Daily Reflection from Fr. Mike

My Brothers and Sisters in Christ,
We continue to walk through these days in faith and trust...let us be willing to accept the challenges and the changes needed in our daily way of life to work to keep our ourselves, our families, and our society healthy and safe.

Because of our faith, we will turn crisis into new opportunities.

Let us pray and do our part for a safer and healthier world!
This is an email that I received from Dr. M. G. LaMar, a retired Navy doctor who is a member of our Parish Family. His comments on the Coronavirus make for an easy read:

Coronavirus is a family of viruses first discovered in 1937. They infect numerous mammalian and avian species. Coronaviruses were found as a cause of the common cold in the 1960's.

Two serious human coronavirus infections that occurred in the recent past are SARS and MERS. Added to that pair, we now have the much milder COVID-19.

This virus came from an open-air market that featured wildlife, in Wuhan, China. All other theories are without evidence to support such speculation and just cause fear and panic.

When the first cases broke, the Chinese government mishandled them, and the disease rapidly spread. It spread easily because it is NOT usually serious, nor quickly fatal like Ebola; so people can walk around spreading it without knowing that they are contagious. 

The cases skyrocketed. China then responded to the epidemic with draconian measures. In truth, they needed to because the genie was well out of the bottle by then.

As cases developed around the world, governments were lax in their response at first. Then the mathematical reality revealed itself in spades. The WHO soon declared a pandemic. We now have somewhat draconian measures at play to varying degrees around the entire world.

Still, the overwhelming majority who get this infection will have no symptoms, or mild symptoms, or a fever and a cough +/- breathlessness. Few will get deathly ill. Here's a CDC chart:

Stage of severity
Rough percentage of people with COVID-19

Mild disease from which person can recover
More than 80%

Severe disease, causing breathlessness
and pneumonia
Around 14%

Critical disease, including septic shock,
respiratory failure, and the failure of
more than one organ
About 5%

Fatal disease

Overall case mortality is still not yet clear. It is speculated that it will be < 1% as the denominator grows with more testing. The people who are most at risk are the elderly (>65 y.o), people with lung disease, those immunocompromised for a host of reasons, and smokers.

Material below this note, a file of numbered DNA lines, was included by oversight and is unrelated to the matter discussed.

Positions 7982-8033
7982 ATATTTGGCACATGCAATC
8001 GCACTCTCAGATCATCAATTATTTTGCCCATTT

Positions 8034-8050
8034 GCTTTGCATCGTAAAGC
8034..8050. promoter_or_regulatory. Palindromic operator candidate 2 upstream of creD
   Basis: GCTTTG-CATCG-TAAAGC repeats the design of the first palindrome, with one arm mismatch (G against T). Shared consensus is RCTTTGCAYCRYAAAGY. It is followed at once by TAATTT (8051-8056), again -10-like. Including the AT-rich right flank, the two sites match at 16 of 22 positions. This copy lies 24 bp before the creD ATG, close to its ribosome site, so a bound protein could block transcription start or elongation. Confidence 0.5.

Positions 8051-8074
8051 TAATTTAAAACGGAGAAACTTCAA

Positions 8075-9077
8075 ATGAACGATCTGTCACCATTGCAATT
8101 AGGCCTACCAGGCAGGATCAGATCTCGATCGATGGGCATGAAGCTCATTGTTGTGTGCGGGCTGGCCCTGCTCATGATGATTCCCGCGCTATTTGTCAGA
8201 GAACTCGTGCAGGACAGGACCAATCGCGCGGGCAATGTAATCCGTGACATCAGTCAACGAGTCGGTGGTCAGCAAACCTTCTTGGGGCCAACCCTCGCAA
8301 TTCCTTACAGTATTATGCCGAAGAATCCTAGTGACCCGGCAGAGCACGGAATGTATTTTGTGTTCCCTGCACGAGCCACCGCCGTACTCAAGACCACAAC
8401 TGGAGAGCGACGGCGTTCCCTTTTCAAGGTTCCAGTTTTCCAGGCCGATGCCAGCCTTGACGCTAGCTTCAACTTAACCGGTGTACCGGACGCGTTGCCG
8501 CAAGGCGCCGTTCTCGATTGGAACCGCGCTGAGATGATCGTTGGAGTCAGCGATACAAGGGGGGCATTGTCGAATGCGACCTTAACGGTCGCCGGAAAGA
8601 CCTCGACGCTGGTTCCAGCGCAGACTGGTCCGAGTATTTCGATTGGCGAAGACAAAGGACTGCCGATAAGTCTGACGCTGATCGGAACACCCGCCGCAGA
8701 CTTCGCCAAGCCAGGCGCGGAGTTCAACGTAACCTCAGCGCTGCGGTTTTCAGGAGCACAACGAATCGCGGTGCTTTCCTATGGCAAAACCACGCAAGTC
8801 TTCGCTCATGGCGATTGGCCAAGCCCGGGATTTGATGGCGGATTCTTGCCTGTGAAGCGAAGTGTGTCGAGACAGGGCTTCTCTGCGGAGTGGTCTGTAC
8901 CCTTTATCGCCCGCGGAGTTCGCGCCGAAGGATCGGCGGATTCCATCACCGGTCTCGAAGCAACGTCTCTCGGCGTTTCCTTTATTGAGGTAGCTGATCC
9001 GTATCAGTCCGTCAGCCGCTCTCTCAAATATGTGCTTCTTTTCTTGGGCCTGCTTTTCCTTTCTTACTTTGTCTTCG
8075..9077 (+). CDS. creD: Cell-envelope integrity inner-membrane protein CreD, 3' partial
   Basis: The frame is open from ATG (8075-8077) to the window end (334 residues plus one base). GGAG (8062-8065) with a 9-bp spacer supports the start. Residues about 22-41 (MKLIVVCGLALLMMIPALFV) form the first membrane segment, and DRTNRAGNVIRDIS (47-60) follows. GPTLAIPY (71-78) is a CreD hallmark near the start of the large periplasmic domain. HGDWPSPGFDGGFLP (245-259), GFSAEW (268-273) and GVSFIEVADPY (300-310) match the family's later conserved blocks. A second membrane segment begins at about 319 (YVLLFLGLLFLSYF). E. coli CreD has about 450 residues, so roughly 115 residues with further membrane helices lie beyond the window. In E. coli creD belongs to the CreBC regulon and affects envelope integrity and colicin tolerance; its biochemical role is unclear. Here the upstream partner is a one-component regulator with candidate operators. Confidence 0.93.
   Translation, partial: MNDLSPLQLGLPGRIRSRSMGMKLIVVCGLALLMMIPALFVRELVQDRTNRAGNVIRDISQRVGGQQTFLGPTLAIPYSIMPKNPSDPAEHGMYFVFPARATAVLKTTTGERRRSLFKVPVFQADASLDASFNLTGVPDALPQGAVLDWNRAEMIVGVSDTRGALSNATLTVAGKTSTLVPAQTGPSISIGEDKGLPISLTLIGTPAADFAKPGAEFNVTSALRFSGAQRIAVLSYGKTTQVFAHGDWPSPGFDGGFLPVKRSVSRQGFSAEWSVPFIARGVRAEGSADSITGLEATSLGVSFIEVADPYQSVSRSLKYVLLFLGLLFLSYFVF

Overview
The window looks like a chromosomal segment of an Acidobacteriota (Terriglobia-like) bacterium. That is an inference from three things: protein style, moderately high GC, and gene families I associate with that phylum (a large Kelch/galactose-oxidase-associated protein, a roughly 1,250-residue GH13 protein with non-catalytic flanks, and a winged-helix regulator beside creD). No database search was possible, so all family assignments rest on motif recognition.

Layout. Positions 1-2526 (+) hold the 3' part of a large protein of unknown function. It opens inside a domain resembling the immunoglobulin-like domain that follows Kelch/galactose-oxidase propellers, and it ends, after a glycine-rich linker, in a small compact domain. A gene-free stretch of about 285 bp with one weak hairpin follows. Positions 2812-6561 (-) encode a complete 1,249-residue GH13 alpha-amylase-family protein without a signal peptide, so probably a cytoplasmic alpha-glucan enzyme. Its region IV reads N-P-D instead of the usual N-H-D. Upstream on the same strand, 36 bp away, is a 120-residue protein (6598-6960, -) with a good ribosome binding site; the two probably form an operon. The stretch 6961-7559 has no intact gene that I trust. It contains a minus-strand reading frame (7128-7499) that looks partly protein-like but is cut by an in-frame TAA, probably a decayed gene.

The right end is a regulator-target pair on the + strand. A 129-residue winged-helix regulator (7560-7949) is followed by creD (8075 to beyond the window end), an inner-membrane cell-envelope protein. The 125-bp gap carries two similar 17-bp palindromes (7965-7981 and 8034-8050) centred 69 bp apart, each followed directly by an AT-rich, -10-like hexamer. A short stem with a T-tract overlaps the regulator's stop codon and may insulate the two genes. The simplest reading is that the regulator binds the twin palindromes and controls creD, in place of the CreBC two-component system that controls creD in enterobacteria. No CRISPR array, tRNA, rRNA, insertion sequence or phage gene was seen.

So why the quarantine for something just not that deadly to most? Well, 1-2% of 300,000,000 is 3-6,000,000 potential ICU players. We don't have that capacity. So we seek to slow the propagation of the disease to keep the case numbers low. "Containment" is just to prevent the number of severe cases from overwhelming the medical system. See this graph:
We want to stay in the blue zone. Remember: in theory, the same number will get sick; it'll just take longer. We may be able to mitigate mortality, if the resources are there to respond.

Remember, in 1918, 500,000,000 people got the flu worldwide and 50-100,000,000 died. This influenza virus was so virulent that people "dropped dead" in the streets. It overwhelmed all means to contain it; the city of Philadelphia "failed", and had to be rescued.

This epidemic/pandemic will not be that severe; nowhere even close This bug is just not that deadly. Plus, we know better how to respond these days. We learned from the prior debacles.

What do we know? It is very contagious. Droplets carry about 2 meters from a cough or sneeze. Depending on the material surface, the virus can live on surfaces for 1-3d. 

So what can we do? Simple things:

1) stay home to prevent exposure,
2) wash your hands; especially before touching your face,
3) use gels with 60% alcohol, if handwashing is not possible,
4) do not shake hands, 
5) avoid congregating, and maintain ~6' social distance when out and about,
6) cough or sneeze into your elbow or a tissue.

Think you've got it? 

There is no cure for coronaviruses. Most symptoms resemble the common cold. Treatments include self-care and over-the-counter (OTC) medication. Try:
  • resting with the head-of-the-bed raised.
  • to avoid overexertion.
  • to drink enough water (you breathe faster when ill, so you lose water faster, and get dehydrated faster; so drink enough to pee every 4 hours or so).
  • avoiding smoking. (Time to quit?)
  • taking acetaminophen for pain and fever; recent reports advise no aspirin or ibuprofen.
  • using a clean humidifier or cool mist vaporizer.

If you get sick, use a mask to protect others ; especially if you get sick enough to call an ambulance, go to the ED, or to your doctor's office.

Ironically, kids <9 y.o., those 'little petri dishes' inhabiting schools and daycares, are not getting sick from this bug. Perhaps because they have had a recent infection from another coronavirus causing just cold symptoms and their immune systems are 'primed'? No one knows for sure just yet. Ironically, this resistance to this illness could cause children to act as excellent vectors.

And, PLEASE, do not panic and do not hoard. Hoarding forces the most vulnerable to endure repeated exposures to obtain supplies. 

Thank you, Dr. LaMar!

--Fr. Mike

If you know Parishioners who do not have access to email, please share this information with them. Thank you!

If you or anyone you know needs anything, please contact the Parish Office. We are here and will do our best to help.

We will be snail mailing an update to all Parishioners this week. The bulletin will be emailed to everyone on our email list. People without email will be able to request a bulletin via snail mail each week during this time. Thank you!
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